Pinterest and Its Algorithm
Pinterest is an app that allows you to share images while also networking at the same time, which has also always been affiliated with the idea of creativity. On Pinterest, users create an account and have a profile, where they can look up a variety of images that range from almost any object you could possibly think of. With those searches, after you find what you are looking for, you have the ability to “pin” the image. This means that image will be pinned and connected to your profile, where you can easily access it next time you open the app and don’t have to go searching through your phone. Not only does Pinterest benefit yourself, but it is also a networking app, where you can follow your friends and share ideas with one another, creating a large community that allows people to express themselves and show their interests. Some things that people might pin, and share are recipes, home inspiration, Halloween costume ideas, or even art that people have created and can use for something. Point is, you can explore as much as you’d like, and share all different kinds of ideas that please you.
With that being said, what is fun and manageable about the app is the usage of an algorithm. This one source states that an algorithm, “is a series of instructions telling a computer how to transform a set of facts about the world into useful information. The facts are data, and the useful information is knowledge for people, instructions for machines or input for yet another algorithm” (Denny). What I liked about this definition of an algorithm is that the way its worded helps easily explain Pinterest. For example, let’s say you are interested in baking some fun and decorative cookies for a Christmas party you are going to attend, but you are having a hard time deciding what the design should be. That is when you open Pinterest and type “Christmas cookie ideas.”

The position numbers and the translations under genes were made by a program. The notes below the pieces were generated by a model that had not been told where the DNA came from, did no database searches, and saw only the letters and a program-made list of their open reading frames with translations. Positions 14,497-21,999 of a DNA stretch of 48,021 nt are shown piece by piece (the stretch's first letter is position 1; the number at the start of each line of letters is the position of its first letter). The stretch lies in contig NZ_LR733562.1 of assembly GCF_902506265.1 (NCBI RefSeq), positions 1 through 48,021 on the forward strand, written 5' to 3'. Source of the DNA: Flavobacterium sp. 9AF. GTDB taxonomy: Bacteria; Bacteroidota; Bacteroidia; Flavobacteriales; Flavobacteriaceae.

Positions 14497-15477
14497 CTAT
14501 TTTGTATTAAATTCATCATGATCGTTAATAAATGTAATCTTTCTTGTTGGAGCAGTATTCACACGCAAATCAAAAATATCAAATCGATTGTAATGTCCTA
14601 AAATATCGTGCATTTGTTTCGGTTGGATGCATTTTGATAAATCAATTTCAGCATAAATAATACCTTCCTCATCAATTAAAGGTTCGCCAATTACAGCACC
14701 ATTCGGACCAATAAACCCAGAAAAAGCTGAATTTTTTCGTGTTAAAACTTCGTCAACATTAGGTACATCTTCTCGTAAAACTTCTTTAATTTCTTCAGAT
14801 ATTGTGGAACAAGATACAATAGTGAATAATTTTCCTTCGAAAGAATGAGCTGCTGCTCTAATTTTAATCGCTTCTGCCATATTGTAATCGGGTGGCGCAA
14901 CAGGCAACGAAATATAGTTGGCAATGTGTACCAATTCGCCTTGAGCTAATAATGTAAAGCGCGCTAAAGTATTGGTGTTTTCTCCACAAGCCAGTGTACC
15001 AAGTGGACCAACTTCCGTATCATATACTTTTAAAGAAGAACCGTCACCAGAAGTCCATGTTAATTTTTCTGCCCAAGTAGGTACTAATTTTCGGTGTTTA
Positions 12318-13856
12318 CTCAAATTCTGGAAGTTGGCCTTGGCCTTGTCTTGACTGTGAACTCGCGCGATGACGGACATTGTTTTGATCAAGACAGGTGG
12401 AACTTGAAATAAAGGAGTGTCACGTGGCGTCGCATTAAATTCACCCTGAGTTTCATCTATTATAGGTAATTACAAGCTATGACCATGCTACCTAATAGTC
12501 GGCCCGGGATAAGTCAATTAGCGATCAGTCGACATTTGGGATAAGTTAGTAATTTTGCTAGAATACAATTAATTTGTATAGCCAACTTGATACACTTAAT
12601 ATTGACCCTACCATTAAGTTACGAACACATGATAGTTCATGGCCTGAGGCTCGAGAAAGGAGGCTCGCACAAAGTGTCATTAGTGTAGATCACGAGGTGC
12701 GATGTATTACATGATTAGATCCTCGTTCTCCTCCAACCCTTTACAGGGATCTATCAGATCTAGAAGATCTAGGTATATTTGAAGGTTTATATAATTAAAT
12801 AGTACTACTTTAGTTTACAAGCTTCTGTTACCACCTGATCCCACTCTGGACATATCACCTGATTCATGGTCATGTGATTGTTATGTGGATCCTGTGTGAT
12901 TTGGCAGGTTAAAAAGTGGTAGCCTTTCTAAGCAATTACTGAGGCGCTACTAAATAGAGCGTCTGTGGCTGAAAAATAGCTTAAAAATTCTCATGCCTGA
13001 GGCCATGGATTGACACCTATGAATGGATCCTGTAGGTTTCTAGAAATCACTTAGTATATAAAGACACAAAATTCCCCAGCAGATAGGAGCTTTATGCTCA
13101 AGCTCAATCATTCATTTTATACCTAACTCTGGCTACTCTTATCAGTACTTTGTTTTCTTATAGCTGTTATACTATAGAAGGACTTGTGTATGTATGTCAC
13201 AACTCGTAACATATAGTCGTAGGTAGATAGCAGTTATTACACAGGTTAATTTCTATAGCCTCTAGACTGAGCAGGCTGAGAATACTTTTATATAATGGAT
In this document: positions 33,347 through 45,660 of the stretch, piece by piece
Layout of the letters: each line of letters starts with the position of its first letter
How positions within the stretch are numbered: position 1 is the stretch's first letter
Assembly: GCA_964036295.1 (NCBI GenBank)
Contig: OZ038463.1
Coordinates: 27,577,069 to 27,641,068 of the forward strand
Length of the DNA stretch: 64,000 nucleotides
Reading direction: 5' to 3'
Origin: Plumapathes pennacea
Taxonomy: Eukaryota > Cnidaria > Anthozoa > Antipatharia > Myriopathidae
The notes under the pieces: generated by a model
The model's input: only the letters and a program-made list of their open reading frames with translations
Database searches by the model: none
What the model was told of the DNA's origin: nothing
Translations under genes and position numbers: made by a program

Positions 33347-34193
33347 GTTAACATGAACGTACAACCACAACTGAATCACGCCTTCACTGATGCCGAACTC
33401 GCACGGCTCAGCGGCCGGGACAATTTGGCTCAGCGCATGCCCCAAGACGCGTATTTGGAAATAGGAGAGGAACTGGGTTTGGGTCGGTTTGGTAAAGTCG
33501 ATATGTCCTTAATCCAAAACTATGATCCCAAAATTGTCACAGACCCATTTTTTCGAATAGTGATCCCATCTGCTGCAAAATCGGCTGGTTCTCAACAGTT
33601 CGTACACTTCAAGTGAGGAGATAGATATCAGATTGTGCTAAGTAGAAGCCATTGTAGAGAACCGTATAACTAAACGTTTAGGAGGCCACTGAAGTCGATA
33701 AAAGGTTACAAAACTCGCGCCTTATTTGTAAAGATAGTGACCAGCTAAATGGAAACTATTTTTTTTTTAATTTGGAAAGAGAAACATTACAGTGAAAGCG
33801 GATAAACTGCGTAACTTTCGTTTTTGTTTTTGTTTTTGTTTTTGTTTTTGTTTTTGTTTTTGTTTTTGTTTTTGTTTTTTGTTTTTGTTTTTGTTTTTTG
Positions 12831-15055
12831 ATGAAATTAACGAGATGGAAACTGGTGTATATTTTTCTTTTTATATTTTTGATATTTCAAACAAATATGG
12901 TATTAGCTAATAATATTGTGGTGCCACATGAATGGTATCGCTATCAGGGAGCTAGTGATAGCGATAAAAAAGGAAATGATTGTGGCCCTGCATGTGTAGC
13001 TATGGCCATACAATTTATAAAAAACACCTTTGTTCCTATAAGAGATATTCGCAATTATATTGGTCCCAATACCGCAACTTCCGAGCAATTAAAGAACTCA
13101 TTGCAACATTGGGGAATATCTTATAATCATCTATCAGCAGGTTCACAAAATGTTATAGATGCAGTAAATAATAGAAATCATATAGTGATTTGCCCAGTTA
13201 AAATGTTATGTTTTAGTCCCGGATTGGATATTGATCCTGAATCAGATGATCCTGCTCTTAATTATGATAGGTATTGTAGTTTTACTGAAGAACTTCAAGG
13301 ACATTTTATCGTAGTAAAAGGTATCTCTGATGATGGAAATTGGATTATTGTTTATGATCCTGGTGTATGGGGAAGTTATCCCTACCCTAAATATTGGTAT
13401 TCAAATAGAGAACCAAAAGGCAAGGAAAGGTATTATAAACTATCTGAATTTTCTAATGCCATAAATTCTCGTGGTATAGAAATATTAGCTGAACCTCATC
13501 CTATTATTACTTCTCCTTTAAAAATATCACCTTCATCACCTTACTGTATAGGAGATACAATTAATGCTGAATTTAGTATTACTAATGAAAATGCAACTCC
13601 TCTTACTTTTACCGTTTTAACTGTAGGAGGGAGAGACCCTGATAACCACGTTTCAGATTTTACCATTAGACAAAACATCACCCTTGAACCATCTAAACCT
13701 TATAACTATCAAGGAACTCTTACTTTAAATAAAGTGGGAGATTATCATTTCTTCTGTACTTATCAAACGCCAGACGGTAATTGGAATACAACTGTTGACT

You see in this image from my personal search that Pinterest is automatically helping you find what you are looking for, as it attempts to make your search easier in order for you to find what you are looking for. Not only does Pinterest help you out in this specific situation, but it will also remember your search history. That means that next time you open the application, and you are on your home page, Christmas themed ideas will appear. This is because the application has realized you have found an interest, showed it attention by opening different images, and is trying to help you get even more creative and show you what the app believes you enjoy. The reason I bring up an algorithm when talking about restrictions is that when Pinterest is continuing to show you images based on your searches, that is all it is showing you. Your Pinterest feed and algorithm can be completely different than almost every other person you’ll meet because the app makes your profile, account, page, and feed for you. It has a very similar concept as the app TikTok’s “For You Page”, where videos are shown on your feed based on videos you have liked. The same thing goes for Pinterest, just with images. Pinterest is restricting you to see everything or any other thing that isn’t in your search or in your interest, until you physically search the next thing. There are pros and cons to this for sure, but I will say it can make your job much easier when you are trying to find the perfect design, idea, or gift!
Denny, Jory. “What Is an Algorithm? How Computers Know What to Do with Data.” The Conversation. The Conversation, July 29, 2021. https://theconversation.com/what-is-an-algorithm-how-computers-know-what-to-do-with-data-146665.
Lundstrom, Kathryn. “Pinterest Saw Massive Q3 Revenue Gains.” Adweek. Adweek, October 28, 2020. https://www.adweek.com/convergent-tv/pinterest-saw-huge-q3-gains-as-ad-spend-shifted-from-facebook/.